Icy, snowy roads and sidewalks make it easy to slip and fall. “Unfortunately, falls are a common occurrence for senior citizens, especially during the winter months,” says Dr. Stanley Wang, a physician at Stanford Hospital in Palo Alto, California. Often these falls cause major injuries such as hip and wrist fractures, head trauma and major lacerations.

While younger people often recover relatively quickly from such injuries, older adults face complications, which Dr. Wang says are a leading cause of death from injury in men and women over the age of 65.

Make sure to wear shoes with good traction and non-skid soles, and stay inside until the roads are clear. Replace a worn cane tip to making walking easier. Take off shoes as soon as you return indoors because often snow and ice attach to the soles and, once melted, can lead to slippery conditions inside.

Dress for Warmth
Cold temperatures can lead to frostbite and hypothermia — a condition where the body temperature dips too low. According to the CDC, more than half of hypothermia-related deaths were of people over the age of 65.

So don’t let indoor temperatures go too low and dress in layers. Going outside? Wear warm socks, a heavy coat, a warm hat, gloves and a scarf. In very cold temperatures, cover all exposed skin. Use a scarf to cover your mouth and protect your lungs.

Your body temperature should never dip below 95 degrees — if it does get medical assistance immediately.

Fight Wintertime Depression
Because it can be difficult and dangerous to get around, many seniors have less contact with others during cold months. This can breed feelings of loneliness and isolation.

To help avoid these issues, family members can check in on seniors as often as possible; even a short, daily phone call can make a big difference. Seniors can also arrange a check-in system with neighbors and friends, where each person looks in on one or two others daily.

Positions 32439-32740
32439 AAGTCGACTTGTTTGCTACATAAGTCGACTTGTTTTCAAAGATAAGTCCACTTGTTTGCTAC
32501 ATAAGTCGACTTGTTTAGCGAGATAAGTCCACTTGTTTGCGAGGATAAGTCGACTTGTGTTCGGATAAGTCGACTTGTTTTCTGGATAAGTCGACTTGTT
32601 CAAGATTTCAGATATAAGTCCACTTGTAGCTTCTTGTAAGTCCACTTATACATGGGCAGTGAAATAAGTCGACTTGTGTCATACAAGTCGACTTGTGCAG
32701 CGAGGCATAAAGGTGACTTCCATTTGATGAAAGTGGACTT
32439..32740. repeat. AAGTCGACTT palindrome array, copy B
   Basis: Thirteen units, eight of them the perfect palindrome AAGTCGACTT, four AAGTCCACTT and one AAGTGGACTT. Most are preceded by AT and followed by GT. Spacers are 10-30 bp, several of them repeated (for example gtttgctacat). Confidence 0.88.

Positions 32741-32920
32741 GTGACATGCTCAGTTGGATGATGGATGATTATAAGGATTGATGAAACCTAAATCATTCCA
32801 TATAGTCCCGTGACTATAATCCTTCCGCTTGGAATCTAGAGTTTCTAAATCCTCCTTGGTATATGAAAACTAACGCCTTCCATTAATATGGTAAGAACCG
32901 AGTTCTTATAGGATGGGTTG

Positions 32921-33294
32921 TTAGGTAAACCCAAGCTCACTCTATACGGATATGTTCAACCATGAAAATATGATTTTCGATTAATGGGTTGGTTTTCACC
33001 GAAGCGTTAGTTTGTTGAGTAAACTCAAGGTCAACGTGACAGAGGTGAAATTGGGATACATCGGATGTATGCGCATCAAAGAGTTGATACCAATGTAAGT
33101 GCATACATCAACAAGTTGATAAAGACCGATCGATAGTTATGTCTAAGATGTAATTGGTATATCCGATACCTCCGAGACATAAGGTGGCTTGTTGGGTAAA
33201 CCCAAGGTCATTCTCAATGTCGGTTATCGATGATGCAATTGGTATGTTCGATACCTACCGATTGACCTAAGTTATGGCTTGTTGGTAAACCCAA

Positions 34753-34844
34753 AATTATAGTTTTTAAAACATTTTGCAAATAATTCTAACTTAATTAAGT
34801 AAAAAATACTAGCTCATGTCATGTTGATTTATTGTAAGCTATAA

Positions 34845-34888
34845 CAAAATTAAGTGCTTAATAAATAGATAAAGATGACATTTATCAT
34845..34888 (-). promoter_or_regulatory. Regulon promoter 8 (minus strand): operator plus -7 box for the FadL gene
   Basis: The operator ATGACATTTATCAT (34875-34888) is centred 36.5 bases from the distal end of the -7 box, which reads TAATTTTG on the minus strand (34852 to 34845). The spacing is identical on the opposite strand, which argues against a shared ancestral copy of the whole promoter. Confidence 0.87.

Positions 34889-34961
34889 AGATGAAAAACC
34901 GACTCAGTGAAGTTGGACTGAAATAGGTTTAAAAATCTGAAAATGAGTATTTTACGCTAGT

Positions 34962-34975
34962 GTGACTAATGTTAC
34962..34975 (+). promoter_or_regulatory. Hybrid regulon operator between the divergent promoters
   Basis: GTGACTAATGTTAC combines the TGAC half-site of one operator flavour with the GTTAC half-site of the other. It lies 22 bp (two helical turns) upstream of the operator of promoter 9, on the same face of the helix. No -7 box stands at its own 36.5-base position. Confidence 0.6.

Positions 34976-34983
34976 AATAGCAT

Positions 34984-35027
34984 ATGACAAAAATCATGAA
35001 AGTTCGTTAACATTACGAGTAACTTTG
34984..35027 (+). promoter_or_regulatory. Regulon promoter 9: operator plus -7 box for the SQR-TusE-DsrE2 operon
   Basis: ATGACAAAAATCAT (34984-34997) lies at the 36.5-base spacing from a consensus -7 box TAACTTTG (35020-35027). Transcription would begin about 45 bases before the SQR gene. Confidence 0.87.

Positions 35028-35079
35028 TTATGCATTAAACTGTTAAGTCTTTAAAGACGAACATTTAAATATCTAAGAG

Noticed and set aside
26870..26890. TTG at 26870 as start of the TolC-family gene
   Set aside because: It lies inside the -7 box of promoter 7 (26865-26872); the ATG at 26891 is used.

Check the Car
Driving during the winter can be hazardous for anyone. But it is especially dangerous for older people, who may not drive as often anymore or whose reflexes may not be as quick as they once were. Get your car serviced before wintertime hits — or ask a family member to bring it to a garage for you. Checking things like the oil, tires, battery and wipers can make a big difference on winter roads. Also make sure your AAA membership is up-to-date in case of emergencies.

Prepare for Power Outages
Winter storms can lead to power outages. Make sure you have easy access to flashlights and a battery-powered radio in case the power goes out. Stockpile warm blankets. Longer power outages can spoil the food in your refrigerator and freezer so keep a supply of non-perishable foods that can be eaten cold on hand. If the power goes out, wear several layers of clothing, including a hat. Move around a lot to raise your body temperature.

Eat a Varied Diet
Because people spend more time indoors and may eat a smaller variety of foods, nutritional deficits — especially Vitamin D deficiency — can be a problem. Nicole Morrissey, a registered dietitian in southwest Michigan, recommends consuming foods that are fortified with Vitamin D, such as milk, grains and seafood options like tuna and salmon.

Prevent Carbon Monoxide Poisoning
Using a fireplace, gas heater or lanterns can lead to carbon monoxide poisoning. Ensure your safety by checking the batteries on your carbon monoxide detector and buying an updated one if you need to.

Read the entire original article HERE.


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Mapping Aging (Again)

Not too long ago, we poured over some really interesting maps about aging trends in the United States.  Those maps showed county-by-county trends, and essentially brought us to the conclusion that we are slowly aging as a country, especially in Florida, and less-so in the Mountain West.  But how do we stack up against the rest of the world?  The answer says a lot about where we’re going as a country.

Here’s the median age in each state as of 2010.

0YJXFYeJust like before, the trends are obvious.  Older, more developed Northeastern states are more aged, the rugged, relatively unpopulated Mountain West is younger, and New England, Pennsylvania and Florida are the oldest areas in the country.  Let’s parse this down further, and look at a big county-by-county map.

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It’s very interesting to see it this way.  The county maps from last time showed trends into the future, this map shows the age of each county right now.  It’s very unexpected that Maine is the overall oldest state by median age, though!  But less surprising is the presence of the country’s oldest county, Sumter County, in Florida.